The Wetland Book pp 2127-2132 | Cite as

Economic Valuation of Wetlands: Total Economic Value

  • Lucy Emerton
Reference work entry


Total economic value (TEV) is one of the most widely used and commonly accepted frameworks for classifying wetland economic benefits and for attempting to integrate them into decision-making. Its major innovation is that, rather than just considering commercial or extractive values, TEV also takes into account subsistence and nonmarket values, ecological functions, and nonuse benefits. TEV is used to overcome the problems associated with the under-valuation of wetland benefits that has plagued conventional economic analysis and decision-making.


Economic value Wetland services Decision-making 


  1. Barbier E. Valuing environmental functions: tropical wetlands. Land Econ. 1994;70:155–73.CrossRefGoogle Scholar
  2. Barbier E, Acreman M, Knowler D. Economic valuation of wetlands: a guide for policy makers and planners. Gland: Ramsar Convention Bureau; 1997.Google Scholar
  3. Bateman I, Lovett A, Brainard J. Applied environmental economics. Cambridge: Cambridge University Press; 2003.CrossRefGoogle Scholar
  4. Brander LM, Florax R, Vermaat JE. The empirics of wetland valuation: a comprehensive summary and a meta-analysis of the literature. Environ Resour Econ. 2006;33:223–50.CrossRefGoogle Scholar
  5. Brouwer R, Langford L, Bateman L, Turner R. A meta-analysis of wetland contingent valuation studies. Reg Environ Chang. 1999;1:47–57.CrossRefGoogle Scholar
  6. de Groot R, Stuip M, Finlayson M, Davidson N. Valuing wetlands: guidance for valuing the benefits derived from wetland ecosystem services. Gland: Ramsar Bureau Secretariat; 2006.Google Scholar
  7. Emerton L, editor. Values and rewards: counting and capturing ecosystem water services for sustainable development, Water, nature and economics technical paper No. 1. Gland: IUCN; 2005.Google Scholar
  8. Emerton L, Bos E. Value. Counting ecosystems as an economic part of water infrastructure. Gland: IUCN; 2004.CrossRefGoogle Scholar
  9. Finlayson CM, D’Cruz R, Davidson NC. Ecosystems and human well-being: wetlands and water. Synthesis. Millennium ecosystem assessment. Washington, DC: World Resources Institute; 2005.Google Scholar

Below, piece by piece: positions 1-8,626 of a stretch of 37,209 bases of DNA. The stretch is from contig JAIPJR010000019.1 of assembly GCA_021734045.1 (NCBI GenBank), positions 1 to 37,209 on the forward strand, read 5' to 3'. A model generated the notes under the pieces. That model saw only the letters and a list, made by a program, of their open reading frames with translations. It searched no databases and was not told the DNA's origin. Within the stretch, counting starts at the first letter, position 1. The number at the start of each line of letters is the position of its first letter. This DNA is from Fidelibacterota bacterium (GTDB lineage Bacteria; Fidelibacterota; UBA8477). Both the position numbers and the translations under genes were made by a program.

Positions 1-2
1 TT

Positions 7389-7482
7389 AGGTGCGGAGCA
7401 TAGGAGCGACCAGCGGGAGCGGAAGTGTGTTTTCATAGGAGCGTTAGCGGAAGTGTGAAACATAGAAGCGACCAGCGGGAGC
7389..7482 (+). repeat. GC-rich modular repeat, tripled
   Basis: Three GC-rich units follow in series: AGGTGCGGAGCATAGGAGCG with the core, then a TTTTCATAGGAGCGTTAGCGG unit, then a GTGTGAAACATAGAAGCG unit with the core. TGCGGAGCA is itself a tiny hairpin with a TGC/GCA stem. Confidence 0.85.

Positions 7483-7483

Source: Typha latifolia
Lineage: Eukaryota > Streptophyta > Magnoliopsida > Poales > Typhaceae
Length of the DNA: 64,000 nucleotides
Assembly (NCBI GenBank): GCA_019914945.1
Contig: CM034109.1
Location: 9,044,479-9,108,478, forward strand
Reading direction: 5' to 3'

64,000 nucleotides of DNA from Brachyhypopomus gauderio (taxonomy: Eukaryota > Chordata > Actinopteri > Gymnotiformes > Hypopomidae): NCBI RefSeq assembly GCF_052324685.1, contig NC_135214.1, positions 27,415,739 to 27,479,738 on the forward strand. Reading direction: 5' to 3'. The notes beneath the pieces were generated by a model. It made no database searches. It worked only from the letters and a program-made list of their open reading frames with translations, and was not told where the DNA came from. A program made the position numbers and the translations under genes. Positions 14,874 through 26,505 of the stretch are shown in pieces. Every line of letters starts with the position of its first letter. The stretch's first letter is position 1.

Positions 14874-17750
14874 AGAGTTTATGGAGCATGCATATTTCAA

10. Ledoux L. Wetland valuation: state of the art and opportunities for further development, Working paper PA 04-01. London: CSERGE; 2004.Google Scholar
  11. OECD. Total economic value. In: OECD, editor. Cost-benefit analysis and the environment: recent developments. Paris: OECD; 2006.Google Scholar
  12. Pascual U, Muradian R. The economics of valuing ecosystem services and biodiversity. In: Kumar P, editor. The economics of ecosystems and biodiversity: ecological and economic foundations. London/Washington: Earthscan; 2010.Google Scholar
  13. Pearce D. Economic values and the natural world. London: Earthscan; 1993.Google Scholar
  14. Pearce D, Markandya A, Barbier E. Blueprint for a green economy. London: Earthscan; 1989.Google Scholar
  15. Schuyt K, Brander L. The economic values of the world’s wetlands. Gland: WWF International; 2004.Google Scholar
  16. TEEB. The economics of ecosystems and biodiversity: mainstreaming the economics of nature: a synthesis of the approach, conclusions and recommendations of TEEB. Nairobi: United Nations Environment Programme; 2010.Google Scholar
  17. Woodward R, Wui Y. The economic value of wetland services: a meta-analysis. Ecol Econ. 2001;7:257–70.CrossRefGoogle Scholar

Copyright information

© Springer Science+Business Media B.V., part of Springer Nature 2018

Authors and Affiliations

  1. 1.Environment Management GroupColomboSri Lanka

Personalised recommendations